"A Tale of Two Cities"
by Charles Dickens

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     It was such a curious corner in its acoustical properties, such a peculiar Ear of a place, that as Mr. Lorry stood at the open window, looking for the father and daughter whose steps he heard, he fancied they would never approach. Not only would the echoes die away, as though the steps had gone; but, echoes of other steps that never came would be heard in their stead, and would die away for good when they seemed close at hand. However, father and daughter did at last appear, and Miss Pross was ready at the street door to receive them.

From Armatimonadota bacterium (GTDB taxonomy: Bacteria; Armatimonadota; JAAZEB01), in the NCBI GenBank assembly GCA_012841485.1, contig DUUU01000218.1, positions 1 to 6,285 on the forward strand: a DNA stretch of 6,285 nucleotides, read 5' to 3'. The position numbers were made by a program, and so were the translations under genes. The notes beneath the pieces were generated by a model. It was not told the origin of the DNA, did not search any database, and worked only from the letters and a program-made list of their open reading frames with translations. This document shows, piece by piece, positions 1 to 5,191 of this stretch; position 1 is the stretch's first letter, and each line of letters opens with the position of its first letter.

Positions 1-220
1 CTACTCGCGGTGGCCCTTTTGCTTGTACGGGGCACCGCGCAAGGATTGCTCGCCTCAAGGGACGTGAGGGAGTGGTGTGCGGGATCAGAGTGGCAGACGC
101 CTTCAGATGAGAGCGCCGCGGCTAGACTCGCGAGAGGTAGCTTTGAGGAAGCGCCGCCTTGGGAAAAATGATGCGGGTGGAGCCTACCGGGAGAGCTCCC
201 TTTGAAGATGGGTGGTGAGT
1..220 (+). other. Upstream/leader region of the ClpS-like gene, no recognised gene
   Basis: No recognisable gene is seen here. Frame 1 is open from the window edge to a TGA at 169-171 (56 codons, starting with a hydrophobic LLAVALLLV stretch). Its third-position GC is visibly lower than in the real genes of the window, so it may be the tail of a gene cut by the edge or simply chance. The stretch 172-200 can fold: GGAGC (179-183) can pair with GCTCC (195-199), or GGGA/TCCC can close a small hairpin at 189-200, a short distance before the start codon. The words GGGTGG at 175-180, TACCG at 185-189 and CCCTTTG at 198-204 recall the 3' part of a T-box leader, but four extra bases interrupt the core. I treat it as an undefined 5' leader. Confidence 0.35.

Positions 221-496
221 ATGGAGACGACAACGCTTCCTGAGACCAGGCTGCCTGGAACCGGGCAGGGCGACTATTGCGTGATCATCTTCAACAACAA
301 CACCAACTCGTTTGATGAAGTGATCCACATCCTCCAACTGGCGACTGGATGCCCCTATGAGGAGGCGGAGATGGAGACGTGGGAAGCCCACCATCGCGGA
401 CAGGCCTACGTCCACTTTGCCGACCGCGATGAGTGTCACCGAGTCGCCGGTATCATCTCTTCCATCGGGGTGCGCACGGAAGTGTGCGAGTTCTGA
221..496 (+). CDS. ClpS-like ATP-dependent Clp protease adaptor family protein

Miss Pross was a pleasant sight, albeit wild, and red, and grim, taking off her darling's bonnet when she came up-stairs, and touching it up with the ends of her handkerchief, and blowing the dust off it, and folding her mantle ready for laying by, and smoothing her rich hair with as much pride as she could possibly have taken in her own hair if she had been the vainest and handsomest of women. Her darling was a pleasant sight too, embracing her and thanking her, and protesting against her taking so much trouble for her--which last she only dared to do playfully, or Miss Pross, sorely hurt, would have retired to her own chamber and cried. The Doctor was a pleasant sight too, looking on at them, and telling Miss Pross how she spoilt Lucie, in accents and with eyes that had as much spoiling in them as Miss Pross had, and would have had more if it were possible. Mr. Lorry was a pleasant sight too, beaming at all this in his little wig, and thanking his bachelor stars for having lighted him in his declining years to a Home. But, no Hundreds of people came to see the sights, and Mr. Lorry looked in vain for the fulfilment of Miss Pross's prediction.

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